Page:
Memories on the Life Story of the
by David Kazzaz of Denver, CO.
Each copy is autographed by the Author
Dr. David Kazzaz was born in Baghdad ,
Iraq and attended medical school at the American University in
Beirut . He has completed his post doctoral training at Hadassah
Hospital in Jerusalem Israel and subsequently did a residency in
Psychiatry at the University of Colorado Medical Center in Denver ,
David Kazzaz, M.D., and his wife
After studying in Denver , Dr.
Kazzaz was asked by the Ministry of Health in Israel to develop a
pilot program on community mental health centers which was used as a
model for subsequent programs.
In 1962, Dr. Kazzaz returned to
Denver where he practiced psychiatry for twenty seven years. He
retired in 1989 and founded Project Pride, a program focusing on
anti-Semitism and racial hatred. In 1995 Dr. Kazzaz founded the
Hispano-Crypto-Jewish Resource Center at the University of Denver .
Since 2000 Dr. Kazzaz is a Research
Associate of The Institute for the Study of Israel in the Middle
East (ISIME). He is engaged in the study and analysis of events in
Iraq and other countries in the Middle East . He is a regular
lecturer in classes at the Graduate School of International Studies
at the University of Denver as well as a frequent lecturer on Middle
East topics in the general community.
Dr. Kazzaz is the author of “Mother
of the Pound: Memoirs on the Life and History of the Iraqi Jews.”
Hakham Moshe Shamash, David and
was the chief Rabbi of Iraq
|About 6 years ago Dr Kazzaz came into my store and asked if I
would carry his book -- over the years I have come to know him and
he believes passionately in this story and the message he
to pass on to future generations.
~~ Aharon of Aharon's Books and MileChai.com Denver "the MileChai City"
most of the world, 1945 marked an end of six years of wrenching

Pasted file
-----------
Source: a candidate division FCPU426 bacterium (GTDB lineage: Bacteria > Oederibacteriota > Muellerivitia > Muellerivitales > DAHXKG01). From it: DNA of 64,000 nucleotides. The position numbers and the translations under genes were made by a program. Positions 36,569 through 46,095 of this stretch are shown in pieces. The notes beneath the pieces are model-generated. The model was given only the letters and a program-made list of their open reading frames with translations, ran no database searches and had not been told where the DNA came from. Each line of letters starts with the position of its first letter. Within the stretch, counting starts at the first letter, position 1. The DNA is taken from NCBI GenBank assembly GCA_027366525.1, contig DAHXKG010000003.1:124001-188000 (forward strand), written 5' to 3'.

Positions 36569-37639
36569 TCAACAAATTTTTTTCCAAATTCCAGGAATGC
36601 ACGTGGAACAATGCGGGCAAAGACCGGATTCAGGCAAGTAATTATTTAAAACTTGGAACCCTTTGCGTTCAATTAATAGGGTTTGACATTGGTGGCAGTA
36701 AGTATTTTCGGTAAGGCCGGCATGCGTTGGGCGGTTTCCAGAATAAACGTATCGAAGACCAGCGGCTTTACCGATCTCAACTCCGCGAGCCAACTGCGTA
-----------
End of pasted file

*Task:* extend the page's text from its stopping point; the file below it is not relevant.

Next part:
global warfare. But for over 120,000 Jews in Iraq, 1945 ushered in a
period of intense, government-sponsored persecution, a terrifying
era that would only end with their mass exodus to Israel five years
later. That exodus was sparked by a heroic young woman who would
become known from Baghdad to Jerusalem as "The Mother of the Pound".
Her story provided the inspiration for this book, which explores the
story of the Jews of Iraq, their deep historical roots, their
defining traditions and spiritual values. To that story, the author
brings both intimate knowledge, for he was born and and raised in
that culture, and unique insights gained in nearly three decades as
a practicing psychiatrist educated in Lebanon, Israel, and the
United States. In a personal and engaging fashion, this book
provides a panoramic view of this segment of the Jewish Diaspora,
and the author's psychological perspective gives new insight into
the evolution of culture and issues of religious and spiritual life.
Emphasizing the importance of pride in heritage, this story of the
survival of a people offers inspiration and direction for all who
confront discrimination and prejudice today.
by David Kazzaz
"Mother of the Pound" is a fascinating
tale of survival and triumph Dr. Kazzaz's retelling of the
experience of the Iraqi Jewish community, combined with his insights
into the psychology of Jewish survival, makes for an important
contribution to our literature.
-- Abraham H. Foxman, National Director, Anti-Defamation League
- "Viewing the panorama from the analyst's armchair on a
journey into the wealth of our traditions added a new dimension to
my understanding of the depth of our heritage. I thank David Kazzaz
for the gift Mother of the Pound will bring to future
generations." -- Rabbi Mordecai B. Twerski, Talmudic
Research Institute of Denver
- "This book included history, traditions psychological
insights. Dr. Kazzaz has unitized his scholarly skills and personal
reminiscences to create a fascinating book." -- Rabbi Marc
D. Angel, Congregation Shearith Israel, The Spanish and Portuguese's
- "This is a story well worth remembering and telling. I hope
many people will read it." -- Rabbi Harold Kushner, Author
of When Bad Things Happen to Good People
and raised in Baghdad, Iraq, David Kazzaz attended college and medical
school at the American University in Beirut in the in the 1940s.
After marrying Louise in Israel in 1950, he pursued postdoctoral
training in neurology at Jerusalem's Hadassah Hospital before moving to
the United States to complete a psychiatric residency at the University
of Colorado Medical Center in Denver. In 1959, Kazzaz and his
young family returned to Israel after he was asked to institute a pilot
community mental health program for the Israeli Department of Mental
Health. In 1962, the family settled permanently in Denver, where
Kazzaz practiced psychiatry for 27 tears. Now retired from